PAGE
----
In THE MOVIE: BARFLY, Bukowski Country crawls onto the silver screen like some rough beast slouching toward Hollywood to be born--in all its living color, blood and neon shot through a haze of flophouse cigarette smoke, beer glass amber and L.A. smog.
This screenplay's hero is that classic Bukowski protagonist and alter-ego figure, Hank Chinaski, here in his late twenties but already 'life worn. More weary than angry. Face formed by the streets, poverty. If he is mad, then it is the madness of the disowned who lack interest in the standard way of life. Rather than enter the treadmill of society he has chosen the bottle and the bars. There seems little for him to do but sit and wait, but he is not sure what the waiting means...' In Chinaski's end-of-the-night vigil his companions are the bartenders at the Golden Horn, a lowlife dive where he practices his waiting game, and its clientele, including the two women who occupy most of his time: Wanda Wilcox, a tough dame who matches him drink for drink (but unlike Chinaski who drinks 'because there is nothing else to do,' Wanda drinks 'because it is the only thing to do'), and Tully, 'a class lady' who edits a literary magazine and offers Chinaski her upscale guesthouse as a writing base ('You can grow into it,' she suggests, but Chinaski declines: 'Growing's for plants. I hate roots').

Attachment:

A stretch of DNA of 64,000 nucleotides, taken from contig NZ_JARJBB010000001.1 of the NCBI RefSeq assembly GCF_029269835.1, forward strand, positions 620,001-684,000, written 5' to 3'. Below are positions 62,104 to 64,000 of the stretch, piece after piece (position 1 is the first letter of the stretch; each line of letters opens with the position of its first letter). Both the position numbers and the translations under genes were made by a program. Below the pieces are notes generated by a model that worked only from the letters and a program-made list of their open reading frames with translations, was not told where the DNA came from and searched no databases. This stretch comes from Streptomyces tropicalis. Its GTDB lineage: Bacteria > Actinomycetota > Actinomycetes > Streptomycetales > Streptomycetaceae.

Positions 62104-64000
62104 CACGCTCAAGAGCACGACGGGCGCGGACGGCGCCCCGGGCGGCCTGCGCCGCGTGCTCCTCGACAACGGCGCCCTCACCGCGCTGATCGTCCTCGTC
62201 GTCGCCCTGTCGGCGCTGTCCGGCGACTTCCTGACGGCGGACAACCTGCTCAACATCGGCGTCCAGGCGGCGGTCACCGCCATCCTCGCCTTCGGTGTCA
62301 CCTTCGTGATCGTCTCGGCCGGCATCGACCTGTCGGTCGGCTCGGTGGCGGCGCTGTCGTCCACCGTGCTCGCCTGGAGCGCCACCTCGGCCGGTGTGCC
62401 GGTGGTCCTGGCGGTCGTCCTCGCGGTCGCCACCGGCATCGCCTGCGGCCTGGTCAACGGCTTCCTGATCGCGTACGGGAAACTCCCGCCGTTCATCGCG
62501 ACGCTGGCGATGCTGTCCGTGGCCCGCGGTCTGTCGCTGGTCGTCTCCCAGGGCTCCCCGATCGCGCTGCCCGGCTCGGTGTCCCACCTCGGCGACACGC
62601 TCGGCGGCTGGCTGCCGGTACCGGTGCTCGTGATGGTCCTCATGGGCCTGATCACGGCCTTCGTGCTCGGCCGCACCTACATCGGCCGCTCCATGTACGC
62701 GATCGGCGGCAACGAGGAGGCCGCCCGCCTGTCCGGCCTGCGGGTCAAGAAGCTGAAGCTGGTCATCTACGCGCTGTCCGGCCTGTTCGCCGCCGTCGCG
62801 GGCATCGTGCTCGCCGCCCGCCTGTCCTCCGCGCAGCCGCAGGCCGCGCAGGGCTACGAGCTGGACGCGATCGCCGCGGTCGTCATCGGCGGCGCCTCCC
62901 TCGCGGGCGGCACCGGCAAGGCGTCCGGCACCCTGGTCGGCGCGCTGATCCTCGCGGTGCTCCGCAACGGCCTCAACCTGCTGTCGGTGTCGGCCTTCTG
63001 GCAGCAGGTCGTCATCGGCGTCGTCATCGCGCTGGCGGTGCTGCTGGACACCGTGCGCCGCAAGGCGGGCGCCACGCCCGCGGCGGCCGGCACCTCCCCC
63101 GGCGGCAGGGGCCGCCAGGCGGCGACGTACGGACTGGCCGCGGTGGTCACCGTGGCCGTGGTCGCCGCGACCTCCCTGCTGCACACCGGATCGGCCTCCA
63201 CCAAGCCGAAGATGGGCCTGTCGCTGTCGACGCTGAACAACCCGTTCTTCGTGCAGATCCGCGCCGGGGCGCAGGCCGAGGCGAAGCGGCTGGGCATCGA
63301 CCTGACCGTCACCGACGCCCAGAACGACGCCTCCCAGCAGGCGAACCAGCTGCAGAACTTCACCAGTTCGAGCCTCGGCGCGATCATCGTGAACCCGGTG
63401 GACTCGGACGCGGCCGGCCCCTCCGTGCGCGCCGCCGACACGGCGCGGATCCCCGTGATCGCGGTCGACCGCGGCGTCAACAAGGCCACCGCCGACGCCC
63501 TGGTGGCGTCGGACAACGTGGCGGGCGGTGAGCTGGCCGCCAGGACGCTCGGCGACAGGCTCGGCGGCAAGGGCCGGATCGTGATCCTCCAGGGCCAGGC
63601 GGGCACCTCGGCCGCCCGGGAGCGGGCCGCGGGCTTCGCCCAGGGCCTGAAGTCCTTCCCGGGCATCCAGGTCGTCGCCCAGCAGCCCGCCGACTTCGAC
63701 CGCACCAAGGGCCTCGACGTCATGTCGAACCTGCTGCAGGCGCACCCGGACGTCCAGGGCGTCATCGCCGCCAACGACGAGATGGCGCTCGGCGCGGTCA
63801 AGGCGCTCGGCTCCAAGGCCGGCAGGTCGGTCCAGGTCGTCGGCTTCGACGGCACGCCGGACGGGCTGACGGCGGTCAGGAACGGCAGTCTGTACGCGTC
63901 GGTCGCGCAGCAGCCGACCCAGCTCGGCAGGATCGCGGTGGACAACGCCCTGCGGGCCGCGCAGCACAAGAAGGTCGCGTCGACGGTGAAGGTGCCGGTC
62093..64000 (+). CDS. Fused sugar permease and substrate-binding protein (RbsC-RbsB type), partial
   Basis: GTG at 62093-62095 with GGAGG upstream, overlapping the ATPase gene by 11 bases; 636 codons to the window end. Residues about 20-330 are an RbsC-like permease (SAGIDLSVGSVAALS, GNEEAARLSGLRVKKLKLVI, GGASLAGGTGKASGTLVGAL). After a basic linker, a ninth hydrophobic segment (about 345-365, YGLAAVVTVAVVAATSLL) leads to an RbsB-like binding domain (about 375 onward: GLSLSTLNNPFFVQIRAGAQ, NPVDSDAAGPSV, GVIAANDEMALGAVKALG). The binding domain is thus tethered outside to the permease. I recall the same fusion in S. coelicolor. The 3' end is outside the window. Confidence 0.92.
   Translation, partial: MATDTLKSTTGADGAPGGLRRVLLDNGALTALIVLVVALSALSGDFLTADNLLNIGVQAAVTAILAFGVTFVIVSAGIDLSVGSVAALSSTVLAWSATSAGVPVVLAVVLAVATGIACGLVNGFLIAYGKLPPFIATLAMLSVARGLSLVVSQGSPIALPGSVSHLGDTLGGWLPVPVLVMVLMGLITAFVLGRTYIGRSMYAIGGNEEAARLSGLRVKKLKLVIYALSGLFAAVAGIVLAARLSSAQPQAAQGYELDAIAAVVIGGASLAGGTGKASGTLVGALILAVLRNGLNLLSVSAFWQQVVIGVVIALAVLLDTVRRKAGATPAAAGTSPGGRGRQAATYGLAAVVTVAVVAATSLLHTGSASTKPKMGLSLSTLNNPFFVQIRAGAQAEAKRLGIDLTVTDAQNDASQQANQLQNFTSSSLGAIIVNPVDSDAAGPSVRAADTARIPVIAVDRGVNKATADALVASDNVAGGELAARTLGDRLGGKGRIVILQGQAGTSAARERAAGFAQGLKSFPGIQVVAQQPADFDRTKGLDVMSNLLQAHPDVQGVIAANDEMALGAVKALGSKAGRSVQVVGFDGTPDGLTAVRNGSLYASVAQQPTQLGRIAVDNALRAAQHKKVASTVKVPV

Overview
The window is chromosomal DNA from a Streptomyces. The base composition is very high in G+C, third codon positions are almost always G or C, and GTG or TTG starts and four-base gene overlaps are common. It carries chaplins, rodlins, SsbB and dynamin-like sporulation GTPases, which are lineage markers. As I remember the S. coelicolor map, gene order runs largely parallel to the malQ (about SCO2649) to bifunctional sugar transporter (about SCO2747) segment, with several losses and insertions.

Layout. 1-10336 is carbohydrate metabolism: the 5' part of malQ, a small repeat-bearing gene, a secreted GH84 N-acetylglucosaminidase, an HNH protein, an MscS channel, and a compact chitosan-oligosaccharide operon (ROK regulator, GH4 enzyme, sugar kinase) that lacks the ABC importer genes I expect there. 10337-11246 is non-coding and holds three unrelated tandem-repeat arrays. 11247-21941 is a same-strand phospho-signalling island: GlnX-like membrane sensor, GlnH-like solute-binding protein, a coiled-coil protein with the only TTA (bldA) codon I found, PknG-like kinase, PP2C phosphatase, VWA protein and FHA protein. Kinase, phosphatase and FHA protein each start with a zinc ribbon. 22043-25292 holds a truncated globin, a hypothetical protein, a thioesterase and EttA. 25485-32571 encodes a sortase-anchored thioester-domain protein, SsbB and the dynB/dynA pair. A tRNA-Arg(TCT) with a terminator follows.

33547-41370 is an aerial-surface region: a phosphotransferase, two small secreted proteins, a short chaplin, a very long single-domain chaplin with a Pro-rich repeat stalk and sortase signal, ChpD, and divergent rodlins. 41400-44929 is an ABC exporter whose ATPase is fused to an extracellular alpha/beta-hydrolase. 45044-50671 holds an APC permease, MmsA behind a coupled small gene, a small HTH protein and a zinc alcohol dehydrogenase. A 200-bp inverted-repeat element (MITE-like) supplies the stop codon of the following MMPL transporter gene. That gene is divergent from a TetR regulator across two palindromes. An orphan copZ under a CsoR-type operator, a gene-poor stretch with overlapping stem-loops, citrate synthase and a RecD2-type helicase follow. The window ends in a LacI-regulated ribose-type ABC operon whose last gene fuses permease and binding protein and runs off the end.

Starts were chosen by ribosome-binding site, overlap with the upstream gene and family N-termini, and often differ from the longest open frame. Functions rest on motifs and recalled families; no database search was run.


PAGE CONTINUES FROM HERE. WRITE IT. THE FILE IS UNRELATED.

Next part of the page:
Charles Bukowski is one of America's best-known contemporary writers of poetry and prose, and, many would claim, its most influential and imitated poet. He was born in Andernach, Germany, and raised in Los Angeles, where he lived for fifty years. He published his first story in 1944, when he was twenty-four, and began writing poetry at the age of thirty-five. He died in San Pedro, California, on March 9, 1994, at the age of seventy-three, shortly after completing his last novel, Pulp (1994).